Security Level 2 requires, at a minimum, role-based authentication in which a cryptographic module authenticates the authorization of an operator to assume a specific role and perform a corresponding set of services.
Security Level 3 requires identity-based authentication mechanisms, enhancing the security provided by the role-based authentication mechanisms specified for Security Level 2.
Role-Based Authentication: If role-based authentication mechanisms are supported by a cryptographic module, the module shall require that one or more roles either be implicitly or explicitly selected by the operator and shall authenticate the assumption of the selected role (or set of roles). The cryptographic module is not required to authenticate the individual identity of the operator. The selection of roles and the authentication of the assumption of selected roles may be combined. If a cryptographic module permits an operator to change roles, then the module shall authenticate the assumption of any role that was not previously authenticated.
Identity-Based Authentication: If identity-based authentication mechanisms are supported by a cryptographic module, the module shall require that the operator be individually identified, shall require that one or more roles either be implicitly or explicitly selected by the operator, and shall authenticate the identity of the operator and the authorization of the operator to assume the selected role (or set of roles). The authentication of the identity of the operator, selection of roles, and the authorization of the assumption of the selected roles may be combined. If a cryptographic module permits an operator to change roles, then the module shall verify the authorization of the identified operator to assume any role that was not previously authorized.
What is authentication in a cryptographic module? For example, the authentication required to access the management console of a home Wi-Fi router?
At Security Level 2, role-based authentication is required. On the other hand, Security Level 3 requires identity-based authentication, which is a higher level of security than Level 2. It is also stated that identity-based authentication is a security enhancement to Level 2 role-based authentication. Since I understand that only when there is an identity can a role be assigned to it, it seems to me that the requirements for authentication in Level 3 are lower than those in Level 2. What do you think?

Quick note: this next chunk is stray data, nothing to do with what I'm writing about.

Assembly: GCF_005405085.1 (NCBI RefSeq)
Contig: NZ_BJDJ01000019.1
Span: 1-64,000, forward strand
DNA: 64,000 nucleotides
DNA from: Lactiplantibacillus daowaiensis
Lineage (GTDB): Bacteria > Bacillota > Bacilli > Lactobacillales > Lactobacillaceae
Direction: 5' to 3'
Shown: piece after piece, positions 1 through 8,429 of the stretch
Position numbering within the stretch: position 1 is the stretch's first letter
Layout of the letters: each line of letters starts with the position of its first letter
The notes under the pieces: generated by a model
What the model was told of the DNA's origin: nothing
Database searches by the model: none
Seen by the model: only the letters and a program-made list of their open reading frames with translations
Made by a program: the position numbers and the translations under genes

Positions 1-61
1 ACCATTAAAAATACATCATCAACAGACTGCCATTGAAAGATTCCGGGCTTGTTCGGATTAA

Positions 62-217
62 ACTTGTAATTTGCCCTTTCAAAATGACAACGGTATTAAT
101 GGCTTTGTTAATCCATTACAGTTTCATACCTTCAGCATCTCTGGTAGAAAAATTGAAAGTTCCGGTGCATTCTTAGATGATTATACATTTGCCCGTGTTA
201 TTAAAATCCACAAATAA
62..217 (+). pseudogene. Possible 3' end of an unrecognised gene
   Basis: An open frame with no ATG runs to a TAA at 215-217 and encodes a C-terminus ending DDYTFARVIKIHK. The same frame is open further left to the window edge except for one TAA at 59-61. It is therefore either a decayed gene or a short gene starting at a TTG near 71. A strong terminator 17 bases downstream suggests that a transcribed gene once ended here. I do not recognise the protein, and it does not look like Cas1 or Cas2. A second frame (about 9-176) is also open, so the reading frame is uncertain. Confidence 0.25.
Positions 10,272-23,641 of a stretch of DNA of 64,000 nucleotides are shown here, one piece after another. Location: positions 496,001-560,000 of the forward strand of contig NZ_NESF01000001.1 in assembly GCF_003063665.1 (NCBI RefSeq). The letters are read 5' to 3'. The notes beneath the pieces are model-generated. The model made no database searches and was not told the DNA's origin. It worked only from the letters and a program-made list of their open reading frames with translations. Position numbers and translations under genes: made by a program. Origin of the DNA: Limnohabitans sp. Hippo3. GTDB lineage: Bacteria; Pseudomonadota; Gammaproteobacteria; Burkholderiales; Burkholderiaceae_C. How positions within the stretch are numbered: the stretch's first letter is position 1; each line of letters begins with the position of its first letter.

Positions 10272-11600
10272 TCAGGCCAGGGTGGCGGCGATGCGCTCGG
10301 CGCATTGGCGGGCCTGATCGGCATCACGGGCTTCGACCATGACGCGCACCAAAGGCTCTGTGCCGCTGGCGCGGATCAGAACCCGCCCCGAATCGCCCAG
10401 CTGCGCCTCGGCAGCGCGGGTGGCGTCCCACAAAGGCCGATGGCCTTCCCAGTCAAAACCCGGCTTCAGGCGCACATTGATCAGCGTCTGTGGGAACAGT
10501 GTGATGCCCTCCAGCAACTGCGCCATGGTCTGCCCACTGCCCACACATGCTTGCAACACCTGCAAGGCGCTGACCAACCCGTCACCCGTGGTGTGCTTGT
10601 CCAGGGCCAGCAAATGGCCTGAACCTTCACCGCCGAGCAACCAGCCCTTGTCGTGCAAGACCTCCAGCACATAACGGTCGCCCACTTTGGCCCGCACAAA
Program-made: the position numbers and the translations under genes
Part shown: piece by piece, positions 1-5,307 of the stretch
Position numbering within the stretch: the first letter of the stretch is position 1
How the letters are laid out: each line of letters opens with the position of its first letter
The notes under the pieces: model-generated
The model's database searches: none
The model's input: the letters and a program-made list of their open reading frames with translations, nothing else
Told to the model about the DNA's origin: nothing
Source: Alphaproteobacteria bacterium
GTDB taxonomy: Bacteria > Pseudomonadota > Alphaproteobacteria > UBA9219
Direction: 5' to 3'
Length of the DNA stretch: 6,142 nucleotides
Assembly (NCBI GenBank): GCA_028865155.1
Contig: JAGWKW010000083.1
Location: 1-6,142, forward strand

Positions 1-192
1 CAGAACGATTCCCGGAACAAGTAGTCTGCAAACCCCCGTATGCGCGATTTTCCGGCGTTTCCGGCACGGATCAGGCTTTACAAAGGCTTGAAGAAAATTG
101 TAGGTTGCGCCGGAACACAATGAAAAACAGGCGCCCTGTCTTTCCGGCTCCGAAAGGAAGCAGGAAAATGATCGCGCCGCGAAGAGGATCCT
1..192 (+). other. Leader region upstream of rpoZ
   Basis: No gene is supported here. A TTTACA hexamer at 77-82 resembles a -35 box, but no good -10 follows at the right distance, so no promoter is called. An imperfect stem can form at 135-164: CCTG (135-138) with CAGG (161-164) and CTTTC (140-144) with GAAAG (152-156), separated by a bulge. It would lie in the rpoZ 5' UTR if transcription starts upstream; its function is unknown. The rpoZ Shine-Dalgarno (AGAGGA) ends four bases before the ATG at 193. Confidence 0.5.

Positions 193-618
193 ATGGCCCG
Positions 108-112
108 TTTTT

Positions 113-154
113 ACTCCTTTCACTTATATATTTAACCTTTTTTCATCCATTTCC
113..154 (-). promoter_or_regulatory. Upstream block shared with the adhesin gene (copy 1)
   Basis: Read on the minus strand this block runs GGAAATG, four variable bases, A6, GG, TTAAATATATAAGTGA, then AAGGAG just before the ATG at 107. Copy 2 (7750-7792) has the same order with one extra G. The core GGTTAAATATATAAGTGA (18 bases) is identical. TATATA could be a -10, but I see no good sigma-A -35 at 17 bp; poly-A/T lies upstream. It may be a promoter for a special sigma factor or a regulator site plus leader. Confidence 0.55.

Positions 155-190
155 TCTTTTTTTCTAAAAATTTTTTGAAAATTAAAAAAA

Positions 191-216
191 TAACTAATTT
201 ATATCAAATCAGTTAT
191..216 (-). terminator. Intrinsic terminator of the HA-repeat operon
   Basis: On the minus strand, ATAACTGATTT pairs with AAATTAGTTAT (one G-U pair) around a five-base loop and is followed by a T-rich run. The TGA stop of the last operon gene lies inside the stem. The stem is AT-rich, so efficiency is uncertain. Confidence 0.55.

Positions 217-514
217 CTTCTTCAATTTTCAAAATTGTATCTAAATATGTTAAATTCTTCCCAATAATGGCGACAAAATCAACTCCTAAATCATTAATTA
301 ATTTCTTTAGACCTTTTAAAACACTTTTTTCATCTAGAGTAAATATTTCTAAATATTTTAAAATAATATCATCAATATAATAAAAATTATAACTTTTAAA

What specific examples can you think of that fall under Security Levels 1 - 4? Would a home Wi-Fi router management console or BitLocker be L1? I couldn't think of L2 or L4.
FIPS 140-2 is applicable to HSM (Hardware security module) or TPM (Trusted Platform Module). the module that certified your cryptographic process/storage device in order to store and process the cryptographic module and crypto keys.
your 3 questions
1) a simple example will be use an x.509 client certificate for authentication.
2) Identity base, you can look at this
3) I have given the examples.
Thank you, John.
Did you mean some cryptographic module authenticates operators with X.509 and it is an example of identity-based authentication?
I think that "Strong authentication using Hardware Security Modules", as you gave me as an example, is not an example to authenticate users operating cryptographic modules, but it is an example to authenticate users with hardware security modules. I realize that FIPS 140 requires authenticating users who operate cryptographic modules with role-based or identity-based. Am I misunderstanding?
You mean HSM is one of cryptographic module and it authenticates users who operate it, right?
x.509 client certification is also a mean of authentication but it's not "strong". Properly you can consider it's something you have
A strong identity base authentication should have ( more than 1)
“Something you know”
“Something you have”,
"Something you are"
and "something you do" as pattern (something you do is a bit new)
Yes, Typical HSM vendor will aim to certify for different level of FIPS 140-2.
Good example is AWS's HSM , not to promote the vendor service but interesting for people to look at, you can find the other HSM vendor like Microsoft, utimaco , Thales as well
in the process of searching of the information , I also find AWS is trying to certify FIPS 140-2 end points as well. And this is a bit new to me, interesting.
Thank your for giving me some references. They made me understand more.
No problem. In the process of answering your question, I also learn something new.
I think the following is a good idea.
> In this case it is the proxy account or the group that is being authenticated rather than the individual user account.
Thank you, @Baechle